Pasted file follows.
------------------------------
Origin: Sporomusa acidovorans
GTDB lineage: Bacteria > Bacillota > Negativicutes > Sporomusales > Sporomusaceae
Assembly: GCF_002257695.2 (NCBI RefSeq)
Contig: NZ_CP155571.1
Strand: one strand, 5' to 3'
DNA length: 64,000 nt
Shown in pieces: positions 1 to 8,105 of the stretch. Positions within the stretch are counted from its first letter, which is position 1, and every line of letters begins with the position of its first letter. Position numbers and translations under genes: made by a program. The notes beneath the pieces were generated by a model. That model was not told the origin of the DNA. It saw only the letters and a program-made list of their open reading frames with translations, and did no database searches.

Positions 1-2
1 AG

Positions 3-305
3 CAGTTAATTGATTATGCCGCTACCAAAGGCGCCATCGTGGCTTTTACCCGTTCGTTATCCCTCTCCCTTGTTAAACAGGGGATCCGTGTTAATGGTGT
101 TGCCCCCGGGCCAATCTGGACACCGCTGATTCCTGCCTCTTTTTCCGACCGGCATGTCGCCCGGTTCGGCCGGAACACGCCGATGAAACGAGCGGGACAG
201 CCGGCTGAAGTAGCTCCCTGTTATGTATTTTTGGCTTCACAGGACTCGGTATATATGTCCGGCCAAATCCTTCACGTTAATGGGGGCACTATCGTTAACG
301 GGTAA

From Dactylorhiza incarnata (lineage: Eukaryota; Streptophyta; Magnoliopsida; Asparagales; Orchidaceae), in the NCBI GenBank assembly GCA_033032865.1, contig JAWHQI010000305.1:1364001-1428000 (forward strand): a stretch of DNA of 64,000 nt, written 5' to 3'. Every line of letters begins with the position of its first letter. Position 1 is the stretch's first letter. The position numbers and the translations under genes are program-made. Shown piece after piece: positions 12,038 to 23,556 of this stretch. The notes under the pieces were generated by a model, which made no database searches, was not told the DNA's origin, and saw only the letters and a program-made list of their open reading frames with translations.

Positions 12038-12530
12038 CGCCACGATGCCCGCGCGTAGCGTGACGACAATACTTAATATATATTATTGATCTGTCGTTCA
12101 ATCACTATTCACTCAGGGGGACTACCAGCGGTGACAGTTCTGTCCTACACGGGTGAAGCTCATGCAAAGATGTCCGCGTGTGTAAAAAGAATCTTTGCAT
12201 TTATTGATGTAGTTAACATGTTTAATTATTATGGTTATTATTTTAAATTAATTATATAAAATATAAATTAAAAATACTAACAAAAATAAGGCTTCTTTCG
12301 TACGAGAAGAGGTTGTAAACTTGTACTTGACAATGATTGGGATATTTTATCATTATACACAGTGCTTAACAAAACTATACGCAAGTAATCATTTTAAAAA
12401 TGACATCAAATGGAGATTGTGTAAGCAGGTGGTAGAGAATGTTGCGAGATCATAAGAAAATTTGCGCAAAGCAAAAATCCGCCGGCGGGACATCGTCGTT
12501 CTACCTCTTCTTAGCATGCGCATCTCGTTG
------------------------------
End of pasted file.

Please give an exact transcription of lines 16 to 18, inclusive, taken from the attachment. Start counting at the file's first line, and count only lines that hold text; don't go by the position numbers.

Positions 12038-12530
12038 CGCCACGATGCCCGCGCGTAGCGTGACGACAATACTTAATATATATTATTGATCTGTCGTTCA
12101 ATCACTATTCACTCAGGGGGACTACCAGCGGTGACAGTTCTGTCCTACACGGGTGAAGCTCATGCAAAGATGTCCGCGTGTGTAAAAAGAATCTTTGCAT